"Gentlemen, you can't fight in here! This is the War Room."
It is a good bet that Washington Post reporters Carol Morello and Greg Miller probably had the movie Dr. Strangelove on their minds either conciously or unconciously when they wrote their May 10 story/fantasy about the possibility that a Russian photographer could have planted a surveillance device in the White House Oval Office during a meeting there between President Donald Trump and Russian diplomats. Before we get to the reporters summoning up their inner General Buck Turgidson, let us revisit the Dr. Strangelove War Room scene in which Russian ambassador Alexi de Sadesky attempts to secretly take photos with a hidden camera.
A photographer for a Russian state-owned news agency was allowed into the Oval Office on Wednesday during President Trump’s meeting with Russian diplomats, a level of access that was criticized by former U.S. intelligence officials as a potential security breach.
The officials cited the danger that a listening device or other surveillance equipment could have been brought into the Oval Office while hidden in cameras or other electronics. Former U.S. intelligence officials raised questions after photos of Trump’s meeting with Russian Foreign Minister Sergei Lavrov were posted online by the Tass news agency.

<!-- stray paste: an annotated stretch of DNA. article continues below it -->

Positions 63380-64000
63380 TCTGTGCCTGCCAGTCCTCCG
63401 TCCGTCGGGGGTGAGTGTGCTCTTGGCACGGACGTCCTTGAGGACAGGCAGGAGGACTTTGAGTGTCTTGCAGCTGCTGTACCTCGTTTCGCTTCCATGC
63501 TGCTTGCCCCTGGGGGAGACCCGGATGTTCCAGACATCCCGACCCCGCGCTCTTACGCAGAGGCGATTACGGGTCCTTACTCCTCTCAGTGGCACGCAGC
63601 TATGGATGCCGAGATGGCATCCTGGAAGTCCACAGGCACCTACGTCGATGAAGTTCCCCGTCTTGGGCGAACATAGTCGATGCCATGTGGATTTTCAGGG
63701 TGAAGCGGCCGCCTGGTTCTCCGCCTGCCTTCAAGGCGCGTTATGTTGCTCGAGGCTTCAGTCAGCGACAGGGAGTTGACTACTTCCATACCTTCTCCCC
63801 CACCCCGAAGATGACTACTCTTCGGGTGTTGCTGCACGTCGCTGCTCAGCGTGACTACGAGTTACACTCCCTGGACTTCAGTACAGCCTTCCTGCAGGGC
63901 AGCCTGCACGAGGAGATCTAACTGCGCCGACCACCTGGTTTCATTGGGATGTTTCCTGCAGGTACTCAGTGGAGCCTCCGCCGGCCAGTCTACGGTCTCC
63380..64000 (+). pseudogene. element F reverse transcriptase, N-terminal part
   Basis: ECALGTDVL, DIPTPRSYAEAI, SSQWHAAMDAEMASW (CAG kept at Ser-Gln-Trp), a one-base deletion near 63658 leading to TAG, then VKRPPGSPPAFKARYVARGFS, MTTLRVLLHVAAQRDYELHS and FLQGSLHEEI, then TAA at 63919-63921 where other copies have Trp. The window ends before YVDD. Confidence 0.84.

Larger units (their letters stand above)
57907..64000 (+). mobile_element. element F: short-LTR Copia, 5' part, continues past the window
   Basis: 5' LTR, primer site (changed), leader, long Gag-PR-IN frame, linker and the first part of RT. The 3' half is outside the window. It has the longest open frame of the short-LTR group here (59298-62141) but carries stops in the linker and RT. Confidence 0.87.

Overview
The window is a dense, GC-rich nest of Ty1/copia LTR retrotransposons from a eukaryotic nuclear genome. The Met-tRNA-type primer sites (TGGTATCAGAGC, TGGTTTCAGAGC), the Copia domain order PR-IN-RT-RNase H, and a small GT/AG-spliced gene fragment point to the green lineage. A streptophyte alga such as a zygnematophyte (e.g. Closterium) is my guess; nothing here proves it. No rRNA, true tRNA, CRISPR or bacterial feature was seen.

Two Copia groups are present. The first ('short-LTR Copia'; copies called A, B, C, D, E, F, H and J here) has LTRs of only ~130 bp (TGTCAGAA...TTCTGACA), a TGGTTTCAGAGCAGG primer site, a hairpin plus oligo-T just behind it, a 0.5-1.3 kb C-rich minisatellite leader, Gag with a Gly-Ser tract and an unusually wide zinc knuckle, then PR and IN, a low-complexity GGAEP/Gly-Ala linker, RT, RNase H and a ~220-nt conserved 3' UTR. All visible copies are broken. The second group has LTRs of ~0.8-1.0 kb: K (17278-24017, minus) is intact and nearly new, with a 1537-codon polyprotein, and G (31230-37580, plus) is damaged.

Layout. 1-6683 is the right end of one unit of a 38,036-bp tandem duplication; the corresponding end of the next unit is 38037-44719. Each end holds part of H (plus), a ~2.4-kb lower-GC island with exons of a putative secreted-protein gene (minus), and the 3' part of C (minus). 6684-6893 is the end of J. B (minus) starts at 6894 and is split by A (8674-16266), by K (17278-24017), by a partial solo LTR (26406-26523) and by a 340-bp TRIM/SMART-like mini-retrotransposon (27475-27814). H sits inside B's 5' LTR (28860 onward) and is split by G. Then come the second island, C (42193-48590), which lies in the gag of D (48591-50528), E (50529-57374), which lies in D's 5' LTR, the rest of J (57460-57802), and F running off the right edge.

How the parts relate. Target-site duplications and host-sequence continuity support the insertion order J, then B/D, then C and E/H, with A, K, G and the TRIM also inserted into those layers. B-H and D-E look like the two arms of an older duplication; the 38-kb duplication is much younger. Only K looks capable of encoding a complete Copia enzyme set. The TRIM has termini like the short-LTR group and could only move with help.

...The White House played down the danger, saying that the photographer and his equipment were subjected to a security screening before he and it entered the White House grounds. The Russian “had to go through the same screening as a member of the U.S. press going through the main gate to the [White House] briefing room,” a senior administration official said.
Other former intelligence officials also described the access granted to the photographer as a potential security lapse, noting that standard screening for White House visitors would not necessarily detect a sophisticated espionage device.
"Sir, you can't let him in here. He'll see everything. He'll see the big board!"
Do the Washington Post reporters somehow not think that the Oval Office as well as the rest of the White House is regularly subject to electronic sweeping to detect surveillance devices?
Exit question: Who is more likely to plant a listening device in the Oval Office, a Russian photographer or a Washington Post reporter?